Sunday, October 7, 2007

The Year of Magical Thinking

After purchasing some books from Skylight on Vermont (nice little bookstore if you live in Hollywood/Los Feliz), I decided to read neither and instead borrowed The Year of Magical Thinking because I've never read any Didion and the book's popularity has sufficiently waned that two copies were lounging on the shelf at the Studio City Library.

There's nothing particularly stunning about this book, except the circumstances. The writing isn't particularly great: she repeats, as if a chant or a prayer, quotes from classic literature and catch phrases her family uses and transformative moments in every chapter to reiterate that Death does what it wants and did not take in time to ask her what she thought about losing her husband and nearly losing her daughter at the same time. But here is an enormously successful woman, writing about grief and mourning, but also about her success and how it isn't enough. How nothing is enough when you lose the love of your life. No, I can't imagine anyone in their 20s liking this book. It's maudlin, and while I feel for her and believe what she says is right, I honestly can't help but be a bit irritated. She had so much, and now this book about the loss, has elevated her star even higher. It seems wrong somehow.

Of course, she isn't whining or moaning or implying that no one has ever lost the love of their life before (though his death is, in its suddenness, would be a blessing and be less tragic if her daughter weren't having serious and strange health problems at the same time), so in part my problems with the book are MY problems. For instance: what disturbs me most is that the ways in which Didion defines herself as "crazy" during the year after her husband's death is, in no small part, how I act on a daily basis. Having lost no one. Losing one's sense of self as you walk down the street, generalized anxiety, the inability to have fun and function well at parties or large functions. I think this is not craziness, but an inability to be alone well combined with a compulsion to remove oneself hastily from crowds of strangers.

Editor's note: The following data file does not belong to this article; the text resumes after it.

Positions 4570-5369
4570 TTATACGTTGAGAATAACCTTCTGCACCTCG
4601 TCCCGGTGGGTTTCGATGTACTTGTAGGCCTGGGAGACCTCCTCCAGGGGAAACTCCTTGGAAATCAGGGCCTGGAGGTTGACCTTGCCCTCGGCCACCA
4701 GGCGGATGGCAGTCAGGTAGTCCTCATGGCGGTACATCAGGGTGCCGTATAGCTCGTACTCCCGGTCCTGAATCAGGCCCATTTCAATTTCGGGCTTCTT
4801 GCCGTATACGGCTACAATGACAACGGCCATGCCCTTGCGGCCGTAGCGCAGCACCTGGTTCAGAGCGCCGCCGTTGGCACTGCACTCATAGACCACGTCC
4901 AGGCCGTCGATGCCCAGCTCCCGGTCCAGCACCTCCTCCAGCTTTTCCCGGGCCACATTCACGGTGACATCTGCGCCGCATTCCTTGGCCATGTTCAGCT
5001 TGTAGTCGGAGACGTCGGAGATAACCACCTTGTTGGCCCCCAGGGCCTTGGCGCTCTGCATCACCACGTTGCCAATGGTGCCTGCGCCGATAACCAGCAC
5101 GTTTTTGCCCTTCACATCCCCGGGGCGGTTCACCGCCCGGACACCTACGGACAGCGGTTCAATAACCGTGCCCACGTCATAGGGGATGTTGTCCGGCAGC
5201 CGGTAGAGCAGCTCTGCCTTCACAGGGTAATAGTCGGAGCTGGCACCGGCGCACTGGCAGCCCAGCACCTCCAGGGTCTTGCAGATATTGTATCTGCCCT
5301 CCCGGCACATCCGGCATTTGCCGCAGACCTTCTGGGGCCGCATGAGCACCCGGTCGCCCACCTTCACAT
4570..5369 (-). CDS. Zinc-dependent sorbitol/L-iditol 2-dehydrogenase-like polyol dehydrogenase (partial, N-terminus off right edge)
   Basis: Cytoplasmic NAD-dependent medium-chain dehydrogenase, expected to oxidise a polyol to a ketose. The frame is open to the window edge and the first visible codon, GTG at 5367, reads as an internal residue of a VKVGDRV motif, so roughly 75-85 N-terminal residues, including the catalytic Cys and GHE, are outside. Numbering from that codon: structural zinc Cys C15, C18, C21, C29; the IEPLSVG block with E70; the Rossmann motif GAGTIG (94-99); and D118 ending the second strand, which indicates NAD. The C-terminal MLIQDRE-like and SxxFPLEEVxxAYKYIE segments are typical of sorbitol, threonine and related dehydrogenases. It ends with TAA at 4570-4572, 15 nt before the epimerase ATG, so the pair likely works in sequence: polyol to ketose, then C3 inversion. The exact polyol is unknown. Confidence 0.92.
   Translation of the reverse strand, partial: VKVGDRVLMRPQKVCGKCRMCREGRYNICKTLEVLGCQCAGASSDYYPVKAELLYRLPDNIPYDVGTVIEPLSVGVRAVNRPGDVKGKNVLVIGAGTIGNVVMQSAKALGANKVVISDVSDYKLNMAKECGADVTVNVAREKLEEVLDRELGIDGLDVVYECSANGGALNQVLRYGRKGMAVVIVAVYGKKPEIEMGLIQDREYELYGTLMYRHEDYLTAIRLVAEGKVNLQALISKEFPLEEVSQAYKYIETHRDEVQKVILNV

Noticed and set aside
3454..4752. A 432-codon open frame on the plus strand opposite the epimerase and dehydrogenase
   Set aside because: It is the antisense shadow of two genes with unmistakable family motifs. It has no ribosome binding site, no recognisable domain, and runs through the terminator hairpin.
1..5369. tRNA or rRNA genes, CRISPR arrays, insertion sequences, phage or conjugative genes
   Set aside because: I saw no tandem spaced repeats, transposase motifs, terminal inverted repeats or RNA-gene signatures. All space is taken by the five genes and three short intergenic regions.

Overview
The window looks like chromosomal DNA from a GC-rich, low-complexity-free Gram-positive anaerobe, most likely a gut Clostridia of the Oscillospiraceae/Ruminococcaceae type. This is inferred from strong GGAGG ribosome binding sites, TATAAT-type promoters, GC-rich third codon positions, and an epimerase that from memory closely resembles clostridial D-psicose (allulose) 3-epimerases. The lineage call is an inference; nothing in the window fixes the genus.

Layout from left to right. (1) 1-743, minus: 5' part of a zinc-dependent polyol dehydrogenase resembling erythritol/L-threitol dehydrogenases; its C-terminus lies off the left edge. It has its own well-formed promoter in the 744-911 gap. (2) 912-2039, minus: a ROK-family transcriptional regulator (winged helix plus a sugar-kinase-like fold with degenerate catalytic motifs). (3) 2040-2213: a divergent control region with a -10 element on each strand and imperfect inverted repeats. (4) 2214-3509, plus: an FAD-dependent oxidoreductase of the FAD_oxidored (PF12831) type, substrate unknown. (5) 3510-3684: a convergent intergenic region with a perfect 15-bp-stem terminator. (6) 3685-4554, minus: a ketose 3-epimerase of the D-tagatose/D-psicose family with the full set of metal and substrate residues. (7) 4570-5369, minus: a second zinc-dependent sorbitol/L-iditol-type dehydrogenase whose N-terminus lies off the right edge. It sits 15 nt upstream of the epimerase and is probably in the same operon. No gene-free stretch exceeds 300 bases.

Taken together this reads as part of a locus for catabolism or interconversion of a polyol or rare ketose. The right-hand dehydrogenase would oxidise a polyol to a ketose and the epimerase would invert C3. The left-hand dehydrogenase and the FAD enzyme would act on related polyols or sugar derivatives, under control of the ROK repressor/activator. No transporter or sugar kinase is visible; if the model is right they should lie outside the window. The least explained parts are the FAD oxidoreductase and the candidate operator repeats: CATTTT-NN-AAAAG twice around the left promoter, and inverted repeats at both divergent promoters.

In any event I'm satisfied I didn't purchase the book, and I'm sure I'll come back to it in fifty (or sixty or seventy) years when the love of my life drops dead in the middle of dinner, but now, for this reader at this stage of life, it's not the right book.

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In summing up, I wish I had some kind of affirmative message to leave you with. I don't. Would you take two negative messages?
-- Woody Allen